- Fox Sports. Another opportunity within the Fox sports family is Speed TV, which gives the L&M group an opportunity to tap into the racing audience, including NASCAR.
- Fox Searchlight. Yet another example of Dekel's strategy of looking at new niche licensing opportunities is this independent film division, which most recently had the hit film Juno.
- E-Commerce. While The Simpsons store launched a few years ago, the recent launch of foxshop.com across multiple brands has positioned Fox L&M in the direct-to-consumer business. "This enabled us to leverage certain properties that might not otherwise get acceptance at retail and to develop a program that is targeted to fans," explains Dekel. One key example is "Buffy the Vampire Slayer," which last aired in 2003, yet has significant fan base.
Dekel also believes that one of the most important factors for the continued growth of Fox L&M is retail marketing and partnerships. "We need to have an increased emphasis on developing retail relationships," he says. "The market factors are such that everyone is looking for a more efficient and effective way of reaching the consumer where it counts and that's on the store shelves."
And then there's the international licensing business, which offers Fox L&M a multitude of opportunities to expand its flagship brands in established markets and develop the new emerging markets. (See sidebar).
Based on worldwide retail sales over Dekel's three-year tenure, the strategic plan is working. Fox L&M has grown worldwide retail sales in three years by 25% to $1.75 billion in 2007, according to the exclusive Top 100 Global Licensors ranking (see April 2007) published by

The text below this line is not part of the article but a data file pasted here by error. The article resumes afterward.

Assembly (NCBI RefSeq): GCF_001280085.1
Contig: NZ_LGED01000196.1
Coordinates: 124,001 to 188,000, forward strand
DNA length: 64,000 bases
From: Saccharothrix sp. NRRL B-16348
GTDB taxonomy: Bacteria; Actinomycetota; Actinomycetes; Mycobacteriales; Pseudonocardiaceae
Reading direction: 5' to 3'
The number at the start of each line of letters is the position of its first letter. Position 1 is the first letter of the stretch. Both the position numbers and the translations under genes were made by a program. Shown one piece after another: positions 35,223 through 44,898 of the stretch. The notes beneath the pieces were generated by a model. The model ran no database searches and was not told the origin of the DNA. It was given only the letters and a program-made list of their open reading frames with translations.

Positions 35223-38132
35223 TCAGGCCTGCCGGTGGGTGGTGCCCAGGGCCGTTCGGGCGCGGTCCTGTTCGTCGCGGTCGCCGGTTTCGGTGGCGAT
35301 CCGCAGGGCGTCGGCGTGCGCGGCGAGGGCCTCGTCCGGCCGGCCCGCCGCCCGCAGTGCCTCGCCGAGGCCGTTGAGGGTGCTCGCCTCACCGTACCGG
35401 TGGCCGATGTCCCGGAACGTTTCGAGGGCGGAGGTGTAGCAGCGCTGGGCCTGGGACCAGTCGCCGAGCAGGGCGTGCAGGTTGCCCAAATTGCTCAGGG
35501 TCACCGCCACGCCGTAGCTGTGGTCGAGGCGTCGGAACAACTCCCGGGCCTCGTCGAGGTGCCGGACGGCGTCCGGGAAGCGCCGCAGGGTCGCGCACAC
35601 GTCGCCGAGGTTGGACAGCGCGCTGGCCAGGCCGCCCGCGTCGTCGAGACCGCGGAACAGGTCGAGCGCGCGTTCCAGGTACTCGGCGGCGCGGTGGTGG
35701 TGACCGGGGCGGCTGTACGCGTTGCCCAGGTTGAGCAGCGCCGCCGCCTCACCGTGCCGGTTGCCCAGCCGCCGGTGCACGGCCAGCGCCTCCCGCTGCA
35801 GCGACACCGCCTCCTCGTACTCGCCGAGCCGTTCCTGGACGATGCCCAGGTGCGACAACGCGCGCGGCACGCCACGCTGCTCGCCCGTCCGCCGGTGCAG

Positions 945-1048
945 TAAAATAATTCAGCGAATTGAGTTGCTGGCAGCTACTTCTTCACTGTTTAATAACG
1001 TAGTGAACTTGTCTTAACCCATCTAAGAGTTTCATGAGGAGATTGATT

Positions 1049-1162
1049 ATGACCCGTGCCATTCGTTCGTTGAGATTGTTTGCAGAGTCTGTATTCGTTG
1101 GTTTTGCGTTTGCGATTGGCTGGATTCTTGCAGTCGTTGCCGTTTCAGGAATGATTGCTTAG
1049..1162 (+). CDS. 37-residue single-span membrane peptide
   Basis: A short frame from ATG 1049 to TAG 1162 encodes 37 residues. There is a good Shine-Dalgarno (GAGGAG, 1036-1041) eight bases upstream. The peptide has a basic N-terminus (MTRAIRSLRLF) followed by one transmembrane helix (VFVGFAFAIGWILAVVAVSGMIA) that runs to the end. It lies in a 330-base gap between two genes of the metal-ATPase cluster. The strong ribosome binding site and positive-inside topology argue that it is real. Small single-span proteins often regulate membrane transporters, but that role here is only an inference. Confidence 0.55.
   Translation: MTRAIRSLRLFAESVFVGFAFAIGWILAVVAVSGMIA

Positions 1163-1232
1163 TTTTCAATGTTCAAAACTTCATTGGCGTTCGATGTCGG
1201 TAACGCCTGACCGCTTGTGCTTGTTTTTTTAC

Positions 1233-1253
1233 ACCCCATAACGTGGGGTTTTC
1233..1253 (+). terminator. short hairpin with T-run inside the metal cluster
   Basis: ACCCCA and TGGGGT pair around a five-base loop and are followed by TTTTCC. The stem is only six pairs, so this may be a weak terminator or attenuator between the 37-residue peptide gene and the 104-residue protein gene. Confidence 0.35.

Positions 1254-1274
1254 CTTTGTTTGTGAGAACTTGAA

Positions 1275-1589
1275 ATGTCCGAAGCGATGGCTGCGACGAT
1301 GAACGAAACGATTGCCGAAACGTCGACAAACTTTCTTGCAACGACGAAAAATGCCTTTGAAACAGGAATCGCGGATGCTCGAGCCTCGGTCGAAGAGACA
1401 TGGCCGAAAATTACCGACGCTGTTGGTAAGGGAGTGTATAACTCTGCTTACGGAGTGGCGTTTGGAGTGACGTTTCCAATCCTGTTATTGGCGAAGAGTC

So when Dekel recalls the first licensing summit that the Fox L&M group hosted in late 2005, the original message, dubbed "Generation Fox," still resonates loud and clear.
And as he celebrates his third anniversary with Fox L&M, the Dekel strategy is obviously working and there's no let up in site. The excitement and enthusiasm about 2009's projects are beginning to take shape.
Among the major projects that will drive future growth of Fox L&M:
Night at the Museum
sequel, Ice Age 3 in digital 3-D and
from James Cameron.
Dekel believes that yet another new opportunity in 2009, from Fox 2000 Pictures, is
Percy Jackson and the Lightning Thief
, based on a novel by Rick Riordan. This mythological kids' adventure has all the potential ingredients for another mega-hit and licensing bonanza.
It's this type of commitment and love of licensing that Dekel instills in the Fox L&M team, along with his personal interest in each individual's goals and ambitions, that distinguishes this EVP and has fostered an entrepreneurial spirit oftentimes missing from large corporations.
"Every member of team is challenged to look for innovation and always determine how to do something better, faster, and smarter," says Dekel.
"Elie has taught me to be much more strategic and analytical in my approach to the business and the way in which we identify and select licensees, establish advances and royalty rates, and to always factor in the retailer equation in our selection process," says Peikoff.
Dekel's penchant for retail, his interest in people, and his savvy understanding of licensing will continue to differentiate Fox L&M and drive growth for the foreseeable future.